05/01/2012 4:46PM

Suspensions leave NYRA's upper management in limbo

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Only six months ago, the future of the New York Racing Association seemed bright. Revenues from the operation of a casino at Aqueduct promised to put an end to the association’s stubborn financial problems and boost purses to levels that would solidify New York’s position as the best racing circuit in the U.S.

But despite that success, a handful of other developments have darkened NYRA’s prospects, including the suspension on Monday of Charles Hayward, the association’s president since 2004, and Patrick Kehoe, NYRA’s legal counsel since 2002.

Both officials were named in a report by the New York State Racing and Wagering Board that challenged claims that association officials were not aware that they had applied the wrong takeout rate to wagers for a period of 15 months in 2010 and 2011. The report was issued on Monday morning, and by late on Monday afternoon, NYRA’s board had issued the suspensions.

The suspensions have led to disarray at NYRA. Officials on Tuesday said they would not comment on the association’s plans beyond a statement released by the board on Monday night that NYRA would cooperate with the state’s inquiry. Steven Duncker, the association’s chairman, did not return phone calls.

With the suspensions in place, the highest-ranking management official at NYRA is Ellen McClain, the company’s chief operating officer. Although she has a strong reputation at NYRA and among state regulators for her financial expertise, she was a newcomer to the racing industry when she was hired as NYRA’s chief financial officer in 2009.

The release of the report came after a troubling winter for the association despite double-digit gains in handle. Most prominently, 23 horses broke down at Aqueduct, leading Governor Andrew Cuomo to call for the formation of a task force to investigate the deaths and drawing unforgiving attention from the media.

After the release of the report Monday, Cuomo said that he has asked the state’s inspector general to investigate the accusations in the report and whether any state laws might have been broken during the 15-month period when the association’s takeout rate for some exotic wagers was at 26 percent while the law limited the rate to 25 percent.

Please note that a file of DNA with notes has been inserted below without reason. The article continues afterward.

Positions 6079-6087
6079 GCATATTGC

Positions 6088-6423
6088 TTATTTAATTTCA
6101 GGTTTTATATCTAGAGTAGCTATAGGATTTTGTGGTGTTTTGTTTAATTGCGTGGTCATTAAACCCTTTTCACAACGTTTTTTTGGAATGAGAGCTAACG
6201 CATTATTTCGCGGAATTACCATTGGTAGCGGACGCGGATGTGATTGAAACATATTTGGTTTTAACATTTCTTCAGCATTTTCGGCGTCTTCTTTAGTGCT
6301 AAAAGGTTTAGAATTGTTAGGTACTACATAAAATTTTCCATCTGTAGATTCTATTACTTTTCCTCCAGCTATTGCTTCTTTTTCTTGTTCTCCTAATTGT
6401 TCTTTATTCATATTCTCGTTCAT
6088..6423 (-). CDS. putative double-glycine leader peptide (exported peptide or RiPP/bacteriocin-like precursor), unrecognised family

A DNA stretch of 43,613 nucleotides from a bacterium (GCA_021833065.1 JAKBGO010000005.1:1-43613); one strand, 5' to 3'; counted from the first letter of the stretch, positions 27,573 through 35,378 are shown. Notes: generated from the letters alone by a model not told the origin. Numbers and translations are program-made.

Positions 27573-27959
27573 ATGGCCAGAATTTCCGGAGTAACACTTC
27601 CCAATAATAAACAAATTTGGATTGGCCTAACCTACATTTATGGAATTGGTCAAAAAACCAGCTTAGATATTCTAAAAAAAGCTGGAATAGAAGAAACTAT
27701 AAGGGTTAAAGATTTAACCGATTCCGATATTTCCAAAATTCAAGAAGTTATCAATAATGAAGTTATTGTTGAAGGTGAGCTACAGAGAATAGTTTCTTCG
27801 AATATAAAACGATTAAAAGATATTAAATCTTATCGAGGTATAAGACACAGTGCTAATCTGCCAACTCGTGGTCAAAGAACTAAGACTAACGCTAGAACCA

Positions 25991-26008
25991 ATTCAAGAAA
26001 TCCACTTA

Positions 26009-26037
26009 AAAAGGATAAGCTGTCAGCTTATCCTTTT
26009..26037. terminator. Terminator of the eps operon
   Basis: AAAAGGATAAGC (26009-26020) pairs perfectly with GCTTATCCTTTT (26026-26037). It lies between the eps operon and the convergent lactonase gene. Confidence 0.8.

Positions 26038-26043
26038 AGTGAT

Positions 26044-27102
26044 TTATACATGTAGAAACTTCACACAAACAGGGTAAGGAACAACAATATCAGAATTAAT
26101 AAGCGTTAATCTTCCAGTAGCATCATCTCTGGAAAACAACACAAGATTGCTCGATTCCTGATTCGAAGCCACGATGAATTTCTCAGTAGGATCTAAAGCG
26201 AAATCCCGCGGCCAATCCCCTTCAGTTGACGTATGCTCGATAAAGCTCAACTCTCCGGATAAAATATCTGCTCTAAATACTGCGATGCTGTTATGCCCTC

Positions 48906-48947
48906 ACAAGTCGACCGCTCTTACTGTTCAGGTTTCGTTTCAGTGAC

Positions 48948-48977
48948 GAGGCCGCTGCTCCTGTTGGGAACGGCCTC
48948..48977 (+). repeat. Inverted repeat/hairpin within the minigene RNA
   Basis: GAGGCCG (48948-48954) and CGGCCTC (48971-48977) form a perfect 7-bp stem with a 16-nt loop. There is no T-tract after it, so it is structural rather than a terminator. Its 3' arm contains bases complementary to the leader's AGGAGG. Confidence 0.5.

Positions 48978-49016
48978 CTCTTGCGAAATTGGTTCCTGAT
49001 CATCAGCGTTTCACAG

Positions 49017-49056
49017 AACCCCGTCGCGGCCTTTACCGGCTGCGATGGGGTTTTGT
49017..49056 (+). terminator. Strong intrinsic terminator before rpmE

The inspector general’s office reported Tuesday that the agency could not confirm or deny whether it had started an investigation. The agency cannot by itself pursue criminal charges, but it can forward findings of an investigation to state or federal prosecutors.

The state racing board’s report could lead to a review by the New York Racing Franchise Oversight Board of NYRA’s fitness to retain the franchise to operate Aqueduct, Belmont, and Saratoga. When the board was formed in 2008, it was given broad powers to oversee NYRA’s operations, including the ability to recommend to the state legislature that the association’s franchise be revoked. A decision to review NYRA’s fitness as the franchise holder could be further politicized, given the revenues that NYRA and its horsemen receive from the Aqueduct casino and the potential for Belmont as a future casino location.

In the meantime, Hayward’s supporters said on Tuesday that they felt that he had not acted wrongfully but had misinterpreted the law and then failed to fully explain his decision to keep the takeout at 26 percent when the error was discovered by outside auditors.

“I just feel bad for him,” said a horseman who spoke on the condition of anonymity because of the sensitivity of the subject. “He’s really well liked by the trainers, and everyone knows him as a good guy. I hope he gets through this, but it doesn’t look good.”

[STEVEN CRIST: My statement on the NYRA takeout issue]